In contrast, SPR analyses revealed no evidence for binding of CH5126766 to immobilized GST-BRAF or GST-CRAF (Fig. 3A). These data suggest that the inhibition of His6-MEK1 K97R phosphorylation by CH5126766 (Fig. 1B) is not due to a direct interaction of the drug with RAF kinases. Indeed, when a peptide substrate for RAF [MEKtide, corresponding to human MEK1 212-224 and human MEK2 217-229 (SGQLIDSMANSFV-NH2)] was substituted for the MEK1 protein as the substrate in an in vitro assay of CRAF kinase activity, CH5126766 did not affect the peptide phosphorylation (Supplementary Fig. S2). Given these data, we concluded our initial evidence that CH5126766 bound to RAF proteins in the KINOMEscan profiling (Supplementary Table S2) was an artifact of the extremely high concentration (10 μmol/L) of drug used in this assay compared with the much lower concentrations of drug required to inhibit MEK phosphorylation in cells (∼0.01 μmol/L, Fig. 1C).
These results suggested the hypothesis that CH5126766 inhibits RAF kinase by binding to MEK1. To test this idea, we used SPR to determine whether the drug alters the interaction between RAF and MEK. CH5126766 decreased the dissociation rate of His6-MEK1 from GST-BRAF (Fig. 3B and Supplementary Table S4). We observed similar effects when we substituted GST-CRAF for GST-BRAF. In contrast, PD0325901 had no effect on the kinetics of dissociation of this protein complex. Moreover, coimmunoprecipitation analysis with lysates of 293H cells engineered to express FLAG-tagged RAF proteins showed that CH5126766 causes MEK1/2 to interact with all 3 FLAG-tagged RAF proteins, including FLAG-tagged BRAF V600E, whereas PD0325901 causes MEK1/2 to interact with FLAG-tagged wild-type ARAF and CRAF but not FLAG-tagged wild-type BRAF and mutant BRAF (Fig. 3C). Whereas considerable MEK2 was immunoprecipitated with each of the FLAG-RAF from lysates of cells treated with CH5126766, the relative amount of MEK1 pulled down with FLAG wild-type BRAF was much greater than that pulled down with FLAG-CRAF or FLAG-BRAF V600E. Whether this reflects differences in affinity of MEK1 and MEK2 to the different RAF proteins has not yet been addressed. Similar results were obtained when we used KRAS-mutated HCT116 cells and immunoprecipitated endogenous BRAF. In the cells treated with CH5126766, MEK and CRAF were coimmunoprecipitated with BRAF, whereas in the DMSO- or PD0325901-treated cells, only CRAF was coimmunoprecipitated with BRAF (Fig. 3D). The results suggest that CH5126766-bound MEK binds to and inhibits RAF kinase activity. To assess this possibility, the ability of CRAF to phosphorylate the MEKtide in an in vitro kinase assay was evaluated in the presence or absence of unphosphorylated His6-MEK1 proteins and MEK or RAF inhibitors (Fig. 3E). The pan-RAF inhibitor PLX4720 inhibited CRAF activity whether or not His6-MEK1 was present and PD0325901 did not inhibit the phosphorylation of the MEKtide by CRAF kinase in either circumstance. In contrast, CH5126766 inhibited CRAF activity in a His6-MEK1–dependent manner (Fig. 3E). Moreover, the inhibition of CRAF activity by CH5126766 was dependent on the concentration of His6-MEK1. These results suggest that binding of CH5126766 to MEK causes MEK to bind to and inhibit RAF and inhibit its kinase activity. Taken together, the data suggest a model in which the drug binds to MEK and causes it to adopt a conformation in which it binds to RAF but cannot be phosphorylated by and released from RAF. As a consequence, CH5126766 causes MEK to become a dominant negative inhibitor of RAF.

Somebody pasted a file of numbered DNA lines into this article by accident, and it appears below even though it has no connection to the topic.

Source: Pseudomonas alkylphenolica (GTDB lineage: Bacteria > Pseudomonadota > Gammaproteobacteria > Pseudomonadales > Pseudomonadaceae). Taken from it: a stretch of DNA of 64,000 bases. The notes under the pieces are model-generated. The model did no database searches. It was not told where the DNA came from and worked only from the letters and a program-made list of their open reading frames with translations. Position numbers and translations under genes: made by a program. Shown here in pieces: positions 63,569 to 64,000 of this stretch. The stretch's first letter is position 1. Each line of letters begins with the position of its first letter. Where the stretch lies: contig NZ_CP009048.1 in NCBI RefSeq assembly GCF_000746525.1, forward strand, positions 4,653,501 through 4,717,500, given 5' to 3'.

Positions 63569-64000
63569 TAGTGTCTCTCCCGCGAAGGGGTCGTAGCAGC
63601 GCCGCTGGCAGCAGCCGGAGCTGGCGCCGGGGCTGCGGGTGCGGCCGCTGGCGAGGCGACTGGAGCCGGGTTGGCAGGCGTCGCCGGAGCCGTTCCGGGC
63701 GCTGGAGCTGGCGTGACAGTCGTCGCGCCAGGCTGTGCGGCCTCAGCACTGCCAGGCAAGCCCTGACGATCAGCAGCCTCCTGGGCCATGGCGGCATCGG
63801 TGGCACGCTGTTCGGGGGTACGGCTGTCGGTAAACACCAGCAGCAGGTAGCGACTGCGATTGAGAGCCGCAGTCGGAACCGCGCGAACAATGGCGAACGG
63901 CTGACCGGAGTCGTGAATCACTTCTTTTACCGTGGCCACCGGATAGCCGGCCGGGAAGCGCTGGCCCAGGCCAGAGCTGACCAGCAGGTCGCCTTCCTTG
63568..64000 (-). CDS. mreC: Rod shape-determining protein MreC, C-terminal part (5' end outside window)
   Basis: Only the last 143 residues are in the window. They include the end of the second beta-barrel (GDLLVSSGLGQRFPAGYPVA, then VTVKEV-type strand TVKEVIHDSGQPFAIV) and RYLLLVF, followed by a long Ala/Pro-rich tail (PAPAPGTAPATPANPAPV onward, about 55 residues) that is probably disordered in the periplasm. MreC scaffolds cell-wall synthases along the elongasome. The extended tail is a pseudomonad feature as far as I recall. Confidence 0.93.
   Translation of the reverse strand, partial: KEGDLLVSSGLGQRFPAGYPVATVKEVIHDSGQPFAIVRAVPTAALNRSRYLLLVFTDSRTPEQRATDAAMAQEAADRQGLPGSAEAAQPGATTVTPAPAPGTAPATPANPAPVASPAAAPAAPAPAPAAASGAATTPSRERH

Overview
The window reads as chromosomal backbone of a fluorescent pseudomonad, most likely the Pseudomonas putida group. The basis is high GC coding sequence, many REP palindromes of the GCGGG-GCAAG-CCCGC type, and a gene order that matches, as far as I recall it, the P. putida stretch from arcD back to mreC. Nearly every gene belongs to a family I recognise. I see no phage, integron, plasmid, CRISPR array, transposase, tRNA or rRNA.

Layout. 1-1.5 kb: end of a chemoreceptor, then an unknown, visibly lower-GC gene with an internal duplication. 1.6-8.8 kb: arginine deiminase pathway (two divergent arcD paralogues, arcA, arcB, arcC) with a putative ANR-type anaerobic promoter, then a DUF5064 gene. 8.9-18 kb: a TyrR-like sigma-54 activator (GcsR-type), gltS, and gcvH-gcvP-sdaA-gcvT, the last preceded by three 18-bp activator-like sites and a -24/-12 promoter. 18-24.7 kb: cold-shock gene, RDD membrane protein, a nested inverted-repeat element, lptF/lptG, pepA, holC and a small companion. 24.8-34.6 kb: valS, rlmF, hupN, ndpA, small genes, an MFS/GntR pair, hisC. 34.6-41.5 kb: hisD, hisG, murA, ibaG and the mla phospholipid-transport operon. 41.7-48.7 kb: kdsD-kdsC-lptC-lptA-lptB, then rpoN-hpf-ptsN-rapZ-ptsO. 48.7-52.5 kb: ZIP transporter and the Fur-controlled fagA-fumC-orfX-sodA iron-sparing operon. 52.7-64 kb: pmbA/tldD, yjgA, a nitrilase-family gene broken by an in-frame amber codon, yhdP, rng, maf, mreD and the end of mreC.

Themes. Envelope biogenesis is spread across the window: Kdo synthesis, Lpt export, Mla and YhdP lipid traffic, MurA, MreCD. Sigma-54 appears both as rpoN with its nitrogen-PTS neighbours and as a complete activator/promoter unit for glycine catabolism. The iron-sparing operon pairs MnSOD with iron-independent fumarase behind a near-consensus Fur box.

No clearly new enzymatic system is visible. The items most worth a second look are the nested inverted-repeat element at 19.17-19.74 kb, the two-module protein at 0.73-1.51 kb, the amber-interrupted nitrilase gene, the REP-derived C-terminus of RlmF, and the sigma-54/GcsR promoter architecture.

Inhibition of ERK signaling and tumor growth by CH5126766 in KRAS tumors in vivo
MEK inhibitors have recently been shown to have antitumor activity in patients with mutant BRAF melanoma and modest activity in patients with melanomas with mutant NRAS tumors (3, 10–12). It is possible that the feedback reactivation of RAF in response to MEK inhibition reduces the antitumor effects of these drugs by limiting their inhibition of ERK signaling. If this is the case, MEK inhibitors like CH5126766 that prevent induction of MEK phosphorylation by activated RAF could have enhanced antitumor activity in RAS tumors. To examine this possibility, we compared the antitumor effects of CH5126766 with those elicited by PD0325901 in an HCT116 (G13D KRAS) mouse xenograft model. In this experiment, we administrated CH5126766 or PD0325901 at their MTD in the HCT116 model (1.5 and 25 mg/kg, respectively). These doses inhibited pERK and ERK signaling output at similar degrees in the tumors from the drug-treated mice at 4 hours from the first drug administration (Fig. 4B). Moreover, in HCT116 models, the ED50 for CH5126766 and PD0325901 were 0.056 and 0.80 mg/kg, respectively (Supplementary Fig. S3). Therefore, the doses used for this experiment were 26.8- and 31.3-fold higher doses than the 50% effective doses, respectively. As shown in Fig. 4A, daily oral administration of either drug caused significant tumor regression of each these tumors. However, whereas inhibition of tumor growth was maintained for the entire 28-day treatment period in CH5126766-treated mice, tumor models receiving PD0325901 became refractory after 10 days of treatment. We observed similar differences between CH5126766 and PD0325901 in Calu-6, an anaplastic lung carcinoma model with Q61K mutant KRAS, but not in COLO205, a colorectal adenocarcinoma model with V600E mutant BRAF (Fig. 5A).